Je suis Charlie

  6. #6
    Cyburbian michaelskis's avatar
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    Maister and I are lucky to work in a community that is for the most part not hostile. There are three people at the front counter, but anyone can just walk back if they look like they know where they are going.

    The doors are locked at night, and there is a gate that closes of most of the building when there is a council or other meeting at night. When we are here, the place is an open book. After hours, it is a whole other story.

    There are also procedures for preventing theft. One example is all money that comes into our office, is entered into the computer system, and personally delivered to the finance/treasury department (on the same day) which is located behind a 1.5 inch bullet proof glass wall, and a locked door with a push button key code that is changed on a regular occasion.

    Other places that I have worked at have had no security.
    "A long habit of not thinking a thing wrong, gives it a superficial appearance of being right, and raises at first a formidable outcry in defense of custom. Time makes more converts than reason." - Thomas Paine Common Sense.

  7. #7
    Member Wulf9's avatar
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    I have always worked in offices where a peaceful society is assumed to be the fact, and that has always been the case.

    Part of the mindset that guarantees personal freedom is acceptance of the risk that random acts of violence may affect you. One of the dangers to a free society is that a rare random act will be used to cause a universal loss of personal freedom.

  8. #8
    Cyburbian zman's avatar
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    I'm not worried. Murder is illegal in Colorado.
    You get all squeezed up inside/Like the days were carved in stone/You get all wired up inside/And it's bad to be alone

    You can go out, you can take a ride/And when you get out on your own/You get all smoothed out inside/And it's good to be alone
    -Peart

  9. #9
    (for now) Frozen Caveman Planner mendelman's avatar
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    My desk fort has 4 foot tall parapets for protection and arrow slits for returning fire.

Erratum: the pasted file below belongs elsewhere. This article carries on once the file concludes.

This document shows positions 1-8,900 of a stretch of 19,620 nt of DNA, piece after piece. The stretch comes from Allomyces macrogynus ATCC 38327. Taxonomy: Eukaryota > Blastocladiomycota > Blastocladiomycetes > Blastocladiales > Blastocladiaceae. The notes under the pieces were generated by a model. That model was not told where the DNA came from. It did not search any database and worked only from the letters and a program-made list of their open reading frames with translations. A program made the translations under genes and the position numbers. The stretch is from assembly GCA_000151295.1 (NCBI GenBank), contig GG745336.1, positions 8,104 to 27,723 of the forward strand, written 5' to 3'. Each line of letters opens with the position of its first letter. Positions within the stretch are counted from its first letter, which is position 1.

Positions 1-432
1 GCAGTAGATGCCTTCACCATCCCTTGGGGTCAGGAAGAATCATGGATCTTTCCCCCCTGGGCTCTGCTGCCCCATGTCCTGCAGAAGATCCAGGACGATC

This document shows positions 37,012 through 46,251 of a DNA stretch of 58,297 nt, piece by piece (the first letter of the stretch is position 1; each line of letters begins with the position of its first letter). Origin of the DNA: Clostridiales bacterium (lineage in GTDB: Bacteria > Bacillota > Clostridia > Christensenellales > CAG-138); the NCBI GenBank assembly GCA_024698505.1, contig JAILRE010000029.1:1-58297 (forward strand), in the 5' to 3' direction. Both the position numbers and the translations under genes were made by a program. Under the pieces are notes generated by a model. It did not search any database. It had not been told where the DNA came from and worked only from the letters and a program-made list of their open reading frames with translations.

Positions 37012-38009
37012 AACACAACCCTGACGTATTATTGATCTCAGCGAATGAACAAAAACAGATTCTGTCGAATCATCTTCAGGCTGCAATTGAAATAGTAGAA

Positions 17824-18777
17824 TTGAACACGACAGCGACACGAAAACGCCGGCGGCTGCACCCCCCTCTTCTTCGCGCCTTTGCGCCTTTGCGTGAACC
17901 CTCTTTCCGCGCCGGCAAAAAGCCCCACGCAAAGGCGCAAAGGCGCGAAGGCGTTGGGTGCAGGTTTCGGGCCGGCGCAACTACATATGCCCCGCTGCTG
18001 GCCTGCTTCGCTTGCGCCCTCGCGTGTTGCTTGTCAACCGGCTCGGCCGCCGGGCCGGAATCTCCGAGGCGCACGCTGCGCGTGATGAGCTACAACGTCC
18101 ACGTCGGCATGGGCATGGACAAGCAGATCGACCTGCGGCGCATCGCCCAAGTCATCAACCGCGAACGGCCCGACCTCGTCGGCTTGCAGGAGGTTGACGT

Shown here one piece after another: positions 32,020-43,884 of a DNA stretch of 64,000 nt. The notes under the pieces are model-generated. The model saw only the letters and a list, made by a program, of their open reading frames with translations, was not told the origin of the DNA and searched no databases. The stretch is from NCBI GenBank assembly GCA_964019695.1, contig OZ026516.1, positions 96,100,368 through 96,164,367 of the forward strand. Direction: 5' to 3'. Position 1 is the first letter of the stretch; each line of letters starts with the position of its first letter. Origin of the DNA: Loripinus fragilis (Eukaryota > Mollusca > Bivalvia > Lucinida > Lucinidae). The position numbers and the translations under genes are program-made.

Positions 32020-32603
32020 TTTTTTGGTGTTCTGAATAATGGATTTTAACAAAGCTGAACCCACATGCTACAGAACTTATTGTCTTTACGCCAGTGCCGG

I'm sorry. Is my bias showing?

    The ends can justify the means.

  10. #10
    Cyburbian
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    I have a windowless office that is a strait shot from the front door. I would probably be the first to bite it if someone came in. So please make it quick and painless.

  11. #11
    Cyburbian
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    Quote Originally posted by zmanPLAN
    I'm not worried. Murder is illegal in Colorado.
    Murder might be illegal, but that doesn't prevent murders... But I guess that some security guards or something might help prevent you from biting the bullet when some psycho comes in with a shotgun to aprove his variance by force...

  12. #12
    Cyburbian zman's avatar
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    Quote Originally posted by zmanPLAN
    I'm not worried. Murder is illegal in Colorado.
    I forgot, assualt (with or without a deadly weapon) is illegal too.
    You get all squeezed up inside/Like the days were carved in stone/You get all wired up inside/And it's bad to be alone

    You can go out, you can take a ride/And when you get out on your own/You get all smoothed out inside/And it's good to be alone
    -Peart

  13. #13
    Cyburbian Emeritus Bear Up North's avatar
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    Workplace Safety, OSHA, Mine Safety

    The scope of workplace safety has changed a lot in the last thirty (30) years. Here are some thoughts:

    Workplace Safety & OSHA.....OSHA has been around since the early 1970's. Oddly enough, this government arm had a big influence on the demise of labor unions over those years (but not the only reason labor unions self-destructed). Government regulations forced corporations to make their workplaces safer, at the risk of severe penalties and bad press.

    OSHA compliance spawned a huge safety industry.....hawking everything from safety eyewear to total programs that lead your organization on a behavior-modification road to "zero accidents". Corporation such as Dupont now make a healthy profit selling the programs that they developed for their internal use.

    OSHA and the EPA also became targets of industrialists that grew weary of the alphabet soup of regulations that drive up cost (and probably save quite a few lives and lungs, too).

    Workplace Violence & 9-11.....The biggest change to safety management in corporate America is the preparation that now takes place in case of workplace violence or in case of terrorism issues.